Welcome to episode 50 of The Way Out Is In: The Zen Art of Living, a podcast series mirroring Zen Master Thich Nhat Hanh’s deep teachings of Buddhist philosophy: a simple yet profound methodology for dealing with our suffering, and for creating more happiness and joy in our lives.
In this episode, Zen Buddhist monk Brother Phap Huu and leadership coach and journalist Jo Confino contemplate how to find compassion for ourselves – even when we feel stuck and unable to move forward, and know what to do but enter self-loathing rather than self-compassion. Together, they discuss what it is to love ourselves and what a difference it can make. Plus, why is it so difficult to change? What should we be mindful of? And what is love to us?
Brother Phap Huu further considers how helpful insights can blossom; attaining new views of growth in spirituality; unconditional love; what it is to be stuck and how to unstick ourselves; ‘striving’ energy, perceptions, and aspirations; creating new stories; and acceptance.
Jo starts with a confession before sharing about epiphanies; times when one’s story is more important than one’s happiness; self-worth; cultivating change at the edges; and mindful reminders.
The episode ends with a short meditation guided by Brother Phap Huu.
Co-produced by the Plum Village App:
And Global Optimism:
With support from the Thich Nhat Hanh Foundation:
List of resources
Sister True Dedication
The Miracle of Mindfulness
The Heart of the Buddha’s Teaching
Dharma Talks: ‘True Love and the Four Noble Truths’
The Four Noble Truths
Dharma Talks: ‘The Noble Eightfold Path’
“Peace in oneself, peace in the world.”
“When I know that I don’t hate myself, love is already there. And acceptance is a part of love.”
“Mindfulness is the opposite of forgetfulness, and love is the opposite of hatred.”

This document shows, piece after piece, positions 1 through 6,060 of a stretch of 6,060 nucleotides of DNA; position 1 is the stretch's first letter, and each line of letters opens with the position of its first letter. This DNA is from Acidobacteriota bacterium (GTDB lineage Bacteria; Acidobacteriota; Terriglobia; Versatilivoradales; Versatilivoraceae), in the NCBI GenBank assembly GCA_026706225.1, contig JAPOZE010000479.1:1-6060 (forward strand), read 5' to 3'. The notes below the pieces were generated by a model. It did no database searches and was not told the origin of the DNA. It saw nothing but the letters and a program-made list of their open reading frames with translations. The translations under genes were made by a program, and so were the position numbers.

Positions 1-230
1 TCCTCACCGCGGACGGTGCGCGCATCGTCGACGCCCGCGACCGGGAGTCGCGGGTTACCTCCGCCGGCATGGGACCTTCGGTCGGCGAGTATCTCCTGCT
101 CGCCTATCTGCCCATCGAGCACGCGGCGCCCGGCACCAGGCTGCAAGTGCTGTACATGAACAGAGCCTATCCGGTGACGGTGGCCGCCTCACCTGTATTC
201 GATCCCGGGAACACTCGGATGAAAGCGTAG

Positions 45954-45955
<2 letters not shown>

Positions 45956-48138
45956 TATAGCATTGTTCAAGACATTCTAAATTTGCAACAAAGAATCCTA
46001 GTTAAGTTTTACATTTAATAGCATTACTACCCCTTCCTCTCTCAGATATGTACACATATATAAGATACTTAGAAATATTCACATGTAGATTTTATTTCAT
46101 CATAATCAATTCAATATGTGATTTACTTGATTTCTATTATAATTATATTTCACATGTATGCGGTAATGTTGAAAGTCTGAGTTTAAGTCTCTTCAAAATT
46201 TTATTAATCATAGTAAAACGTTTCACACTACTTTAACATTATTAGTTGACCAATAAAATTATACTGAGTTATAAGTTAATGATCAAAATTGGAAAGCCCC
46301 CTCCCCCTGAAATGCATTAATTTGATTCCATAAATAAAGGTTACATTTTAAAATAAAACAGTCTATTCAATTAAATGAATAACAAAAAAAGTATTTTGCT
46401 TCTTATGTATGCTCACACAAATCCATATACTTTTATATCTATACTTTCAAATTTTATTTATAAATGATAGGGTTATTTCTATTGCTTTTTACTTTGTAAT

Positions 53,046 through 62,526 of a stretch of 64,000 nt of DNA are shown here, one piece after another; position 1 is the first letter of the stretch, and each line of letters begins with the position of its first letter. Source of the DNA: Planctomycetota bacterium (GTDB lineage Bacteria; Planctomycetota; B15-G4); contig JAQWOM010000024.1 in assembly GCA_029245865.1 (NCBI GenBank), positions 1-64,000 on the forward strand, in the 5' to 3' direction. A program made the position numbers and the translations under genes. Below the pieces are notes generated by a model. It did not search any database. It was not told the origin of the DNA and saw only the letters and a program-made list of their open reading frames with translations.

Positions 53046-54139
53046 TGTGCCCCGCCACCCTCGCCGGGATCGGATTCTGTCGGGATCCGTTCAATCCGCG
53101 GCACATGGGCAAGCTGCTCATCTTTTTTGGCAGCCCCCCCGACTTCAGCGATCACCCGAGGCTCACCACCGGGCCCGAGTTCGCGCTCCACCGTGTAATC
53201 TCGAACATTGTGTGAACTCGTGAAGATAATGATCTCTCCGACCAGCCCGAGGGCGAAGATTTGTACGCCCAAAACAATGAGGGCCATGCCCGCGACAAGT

“After one of Thich Nhat Hanh’s talks, I said, ‘Sister Jina, don’t you monastics get bored of Thay repeating the same thing over and over again? And doesn’t Thay get bored with repeating the same teachings over and over again?’ And she turned to me and said, ‘But do we practice?’”
“Because of our unmindful society, where there’s more forgetfulness and not enough awareness, love becomes something to gain. People are trying to gain love rather than to cultivate love within them, creating a lot of expectation around it. And when there is love, there is already a need. But in the practice of Buddhism, and in our practice, love should be unconditional.”
“Our practice is to understand that love is a growing organic energy. But hatred is also an organic energy. So the first practice in mindfulness and in Buddhism has to start with oneself. And maybe that is the most painful start because, for some reason, it’s easier to love others.”
“Mindfulness is light. Forgetfulness is the darkness. But the two rely on each other and can dance within each other.”
“If you have an empty bowl, then you’ve got nothing to give. All you really want to do is fill your own bowl. But when your bowl is full and overflowing, it naturally leads to generosity.”
“In my own life, the moments of greatest transformation have been when I’ve stopped long enough for an insight to arise; what I refer to as an epiphany.”
“New forms of life tend to grow at the very edges of ecosystems, like the edges of estuaries where new life forms have space to develop. If they develop and get enough strength, then they come towards the center and become an established lifeform. And they sometimes become what can’t change. Then something else will grow at the edge and come into the center.”
“The Buddha said that we always have to check our perception of our reality and the reality that we want to achieve. And this is very different from aspiration.”
“To look into the past is also to educate, to learn, and to have insight. So insight comes from awareness, and we have to have baby insight to have big insight.”
“Thay says sometimes our habits, our energies, are there for us to reflect on. If I don’t have striving energy, then maybe I don’t have any aspirations.”
Welcome back, dear listeners, to this latest episode of the podcast series The Way Out Is In.
I’m Jo Confino, working at the intersection of personal transformation and systems evolution.
And I am Brother Phap Huu, are Zen Buddhist monk, a student of Zen Master Thich Nhat Hanh in the Plum Village tradition.
And brother, today we’re going to talk about why it’s so difficult to change, even when we know what we need to do, that we often feel stuck and then we can go rather than into self-compassion we go into self-loathing. So we’re going to focus today on how it’s possible to find compassion for ourselves, even when we feel we can’t move forward.
The way out is in.
Hello everyone, I am Jo Confino.
And I am Brother Phap Huu.